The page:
Tuesday, 13 May 2014

Cosmic Life

Originally published on Poul Anderson Appreciation, 11 August 2012.

In his History of Technic Civilisation, Poul Anderson imagined abundant galactic life, including planets where human beings could breathe and walk without having to transform either themselves or the environment first. His Harvest Of Stars (New York, 1993) has the opposite premise. Life is rare and cosmically insignificant until it spreads from Earth.

When human personalities have been downloaded into artificial neural networks, then carried at near light speeds across interstellar distances, then one download directs terraforming even of an initially lifeless planet while others are incarnated in newly grown human bodies. Thus, a single personality:

"...won't ever have to end..." but "...can have life after life, on world after world...Bringing life to the universe..." (p. 528)

Life triumphs against all the odds. Despite inhospitable environments, the light speed limit and the impossibility of transporting many human organisms across long interstellar distances, the downloads will spread organic life throughout the stellar universe whereas the Solar "sophotects", self-evolving artificial intelligences incorporating human minds but not independent downloads, endlessly refine their own inorganic intelligence, contemplating pure mathematics instead of the material universe.

It follows that the sophotects were wrong to think either that life was insignificant or that their theory enabled them to model all its possible forms. The leading download, Anson Guthrie, has:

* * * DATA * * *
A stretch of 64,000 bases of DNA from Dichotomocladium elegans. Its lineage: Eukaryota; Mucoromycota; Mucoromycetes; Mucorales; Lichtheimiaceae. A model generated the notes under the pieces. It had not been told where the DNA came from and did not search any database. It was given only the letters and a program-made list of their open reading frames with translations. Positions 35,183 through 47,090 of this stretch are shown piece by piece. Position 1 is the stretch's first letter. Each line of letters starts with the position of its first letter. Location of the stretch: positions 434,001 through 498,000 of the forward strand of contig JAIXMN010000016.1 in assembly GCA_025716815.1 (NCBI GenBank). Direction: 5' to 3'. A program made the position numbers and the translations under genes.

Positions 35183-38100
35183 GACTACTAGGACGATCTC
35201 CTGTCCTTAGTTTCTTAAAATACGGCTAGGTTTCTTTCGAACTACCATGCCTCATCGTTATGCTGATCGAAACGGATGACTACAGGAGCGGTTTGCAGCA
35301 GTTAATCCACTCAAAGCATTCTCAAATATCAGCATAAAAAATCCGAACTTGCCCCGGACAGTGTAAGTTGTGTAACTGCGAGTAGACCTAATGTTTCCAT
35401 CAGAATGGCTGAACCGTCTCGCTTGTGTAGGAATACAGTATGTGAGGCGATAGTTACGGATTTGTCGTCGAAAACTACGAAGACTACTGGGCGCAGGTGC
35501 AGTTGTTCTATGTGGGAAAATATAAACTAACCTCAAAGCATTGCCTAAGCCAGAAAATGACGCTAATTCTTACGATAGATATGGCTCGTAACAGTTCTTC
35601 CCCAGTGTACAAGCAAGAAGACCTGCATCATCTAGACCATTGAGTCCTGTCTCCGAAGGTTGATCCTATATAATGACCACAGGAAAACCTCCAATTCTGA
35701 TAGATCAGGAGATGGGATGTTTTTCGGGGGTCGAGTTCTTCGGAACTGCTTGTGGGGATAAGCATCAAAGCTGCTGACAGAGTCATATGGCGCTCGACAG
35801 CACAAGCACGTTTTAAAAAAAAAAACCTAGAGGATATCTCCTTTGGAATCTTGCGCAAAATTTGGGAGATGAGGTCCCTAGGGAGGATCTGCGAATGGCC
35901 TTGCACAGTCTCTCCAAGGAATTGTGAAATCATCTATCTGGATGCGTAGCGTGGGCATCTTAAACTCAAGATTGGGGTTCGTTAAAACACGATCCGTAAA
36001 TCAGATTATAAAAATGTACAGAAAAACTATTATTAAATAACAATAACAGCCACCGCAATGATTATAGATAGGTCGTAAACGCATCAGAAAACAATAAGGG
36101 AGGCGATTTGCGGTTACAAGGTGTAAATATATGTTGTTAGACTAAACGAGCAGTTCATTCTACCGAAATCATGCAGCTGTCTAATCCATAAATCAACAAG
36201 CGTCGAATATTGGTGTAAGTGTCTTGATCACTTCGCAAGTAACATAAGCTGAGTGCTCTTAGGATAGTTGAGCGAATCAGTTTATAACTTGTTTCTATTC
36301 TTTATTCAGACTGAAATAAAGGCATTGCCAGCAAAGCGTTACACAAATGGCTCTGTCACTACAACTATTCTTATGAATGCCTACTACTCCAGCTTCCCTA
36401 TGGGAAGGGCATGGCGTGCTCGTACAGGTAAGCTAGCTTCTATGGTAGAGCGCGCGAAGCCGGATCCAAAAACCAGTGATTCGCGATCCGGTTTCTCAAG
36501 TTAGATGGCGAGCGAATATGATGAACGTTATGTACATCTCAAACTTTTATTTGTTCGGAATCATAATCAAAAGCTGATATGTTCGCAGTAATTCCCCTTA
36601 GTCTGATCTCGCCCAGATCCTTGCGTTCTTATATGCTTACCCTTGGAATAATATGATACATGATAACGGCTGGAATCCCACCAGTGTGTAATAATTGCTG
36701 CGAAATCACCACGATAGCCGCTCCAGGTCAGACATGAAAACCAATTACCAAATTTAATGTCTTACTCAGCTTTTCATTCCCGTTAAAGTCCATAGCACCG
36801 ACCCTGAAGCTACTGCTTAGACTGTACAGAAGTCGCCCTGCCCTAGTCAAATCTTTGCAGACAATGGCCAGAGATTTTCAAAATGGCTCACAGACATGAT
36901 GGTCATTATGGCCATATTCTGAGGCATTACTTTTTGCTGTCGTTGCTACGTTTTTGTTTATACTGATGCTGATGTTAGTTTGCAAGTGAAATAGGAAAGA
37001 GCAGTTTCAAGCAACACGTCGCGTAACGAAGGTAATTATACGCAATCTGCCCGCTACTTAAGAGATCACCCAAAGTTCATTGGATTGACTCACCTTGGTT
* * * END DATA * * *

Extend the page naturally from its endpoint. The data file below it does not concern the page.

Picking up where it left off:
"...a gut feeling that the universe isn't as lifeless as the sophotects on Earth claim." (p. 508)

But the universe, or what we see of it, was lifeless until Guthrie and his companions started to remake it, perhaps the ultimate achievement of Andersonian characters.

Olaf Stapledon had anticipated Anderson's download-sophotect dichotomy. In his future history, Last And First Men, successive human species inhabit Earth, Venus, then Neptune. Later species can direct evolution, thus create their successors. Some Third Men, valuing intellect, create, as the Fourth Men, disembodied, artificially maintained Great Brains, like conscious organic computers, which become hostile to organic life but which eventually realise that their merely cerebral understanding is frustratingly limited because they themselves lack insight into values and that they in their turn must be replaced by normally constructed though thoroughly perfected Fifth Men with brains as large as possible though no larger in a bipedal form. Unfortunately, however, Anderson's sophotects never do realise the limitation of their own merely intellectual approach. Consequently, conflict between them and free human beings continues throughout the Tetralogy, of which I have started to reread the second volume, The Stars Are Also Fire.

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